An Angel at My Table (1990) from Tuna

An Angel at My Table (1990) was the first feature from New Zealander Jane Campion. Based on the three autobiographies of poet and novelist Janet Frame (To the Is-Land, An Angel at My Table and The Envoy from Mirror City), it was intended as a TV mini-series, but simply got too good not to be seen in theaters. Campion was very resistant to the idea of a theatrical release after having been booed at Cannes for an earlier short film, but was finally persuaded to screen it at an Australian festival where it received probably the best reception in the history of that event.

The story, like the autobiography, is told in three parts:

The first is childhood. Frame grew up as a shy overweight girl in a large and impoverished farming family. She was an outsider in school, and lived in the shadow of her beautiful, outgoing sister at home. She escaped into writing at an early age. Her first serious trauma occurs when her older sister dies as a teenager, drowned in the public swimming pool.

The second covers her school days, where she has decided to become a teacher. At university, the administration convinces her parents that she should be committed to a mental institution. In her eight years there, she was misdiagnosed as schizophrenic and given over 200 electric shock treatments. She was on the short list for a lobotomy when her first book of short stories was not only published, but won a prestigious award. This convinced the doctors not to operate, but rather to rehabilitate her.

In part three, she is introduced to and stays with another author. In this nurturing environment, she writes her first novel. When it is accepted for publication, her companion sends her to Europe to give her more exposure. While in Spain, she meets an American teacher on sabbatical and it is with him that she has her first sexual encounter, beginning an affair that lasts through the summer. She is, of course, devastated when he returns to the states. She seeks psychological help, and that is when she discovers that the earlier schizophrenia diagnosis was misguided, and undergoes therapy which helps her work through the problems caused by her hospitalization and treatment.  She then returns to New Zealand to write.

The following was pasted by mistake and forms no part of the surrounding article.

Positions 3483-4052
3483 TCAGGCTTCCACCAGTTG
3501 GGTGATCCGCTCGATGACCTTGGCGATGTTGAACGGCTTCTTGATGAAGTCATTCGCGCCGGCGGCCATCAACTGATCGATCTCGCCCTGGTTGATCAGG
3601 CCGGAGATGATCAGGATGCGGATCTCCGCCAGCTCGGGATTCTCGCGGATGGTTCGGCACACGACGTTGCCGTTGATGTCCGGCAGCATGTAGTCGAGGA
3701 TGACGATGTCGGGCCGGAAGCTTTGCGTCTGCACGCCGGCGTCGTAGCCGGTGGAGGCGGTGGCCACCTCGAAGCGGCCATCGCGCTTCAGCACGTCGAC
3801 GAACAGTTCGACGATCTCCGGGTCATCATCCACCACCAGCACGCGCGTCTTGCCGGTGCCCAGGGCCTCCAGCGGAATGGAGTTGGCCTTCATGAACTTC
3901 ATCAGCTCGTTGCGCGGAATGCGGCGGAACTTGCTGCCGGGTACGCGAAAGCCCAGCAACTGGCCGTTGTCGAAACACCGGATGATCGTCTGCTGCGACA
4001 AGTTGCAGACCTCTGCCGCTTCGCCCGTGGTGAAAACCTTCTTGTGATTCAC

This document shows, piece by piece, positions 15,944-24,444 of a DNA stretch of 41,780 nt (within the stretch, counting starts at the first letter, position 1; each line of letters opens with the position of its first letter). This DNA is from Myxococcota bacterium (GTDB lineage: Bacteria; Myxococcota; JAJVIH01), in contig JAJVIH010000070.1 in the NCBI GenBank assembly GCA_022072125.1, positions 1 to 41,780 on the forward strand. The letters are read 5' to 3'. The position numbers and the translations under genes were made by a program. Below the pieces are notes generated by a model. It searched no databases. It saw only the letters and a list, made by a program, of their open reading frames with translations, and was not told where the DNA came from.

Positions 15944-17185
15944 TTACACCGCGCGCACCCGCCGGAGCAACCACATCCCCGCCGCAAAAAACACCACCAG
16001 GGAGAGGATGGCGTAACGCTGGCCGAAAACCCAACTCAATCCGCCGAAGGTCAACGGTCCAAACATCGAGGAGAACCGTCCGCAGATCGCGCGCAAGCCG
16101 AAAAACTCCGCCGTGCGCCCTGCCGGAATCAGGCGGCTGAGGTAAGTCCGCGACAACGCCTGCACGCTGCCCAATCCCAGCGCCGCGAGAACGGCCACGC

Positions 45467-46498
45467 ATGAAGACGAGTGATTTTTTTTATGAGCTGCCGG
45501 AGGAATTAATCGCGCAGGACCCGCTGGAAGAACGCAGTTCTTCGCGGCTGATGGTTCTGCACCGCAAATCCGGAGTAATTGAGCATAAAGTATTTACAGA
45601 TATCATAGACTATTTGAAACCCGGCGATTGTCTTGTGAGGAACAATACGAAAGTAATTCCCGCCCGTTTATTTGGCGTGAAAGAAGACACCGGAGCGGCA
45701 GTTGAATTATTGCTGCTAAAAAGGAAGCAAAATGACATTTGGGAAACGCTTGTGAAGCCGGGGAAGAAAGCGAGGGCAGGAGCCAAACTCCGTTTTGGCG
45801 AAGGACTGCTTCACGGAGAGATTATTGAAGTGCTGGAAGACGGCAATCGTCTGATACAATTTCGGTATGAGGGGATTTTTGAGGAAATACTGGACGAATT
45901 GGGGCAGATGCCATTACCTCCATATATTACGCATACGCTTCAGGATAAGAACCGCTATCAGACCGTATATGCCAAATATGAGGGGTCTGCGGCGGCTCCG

It was not a simple project, for many reasons. First, they had to be true to the known facts about a very famous living author. Second, the entire first part of the story required child actors to carry the entire narrative. Third, Campion had to resist her natural inclination toward sophisticated artistry. She known for employing non-linear chronology, and for her radical camera and lighting ideas, but she wisely chose a straightforward, unembellished treatment here. In this case, the factual story was eloquent enough on its own, so Campion kept everything simple.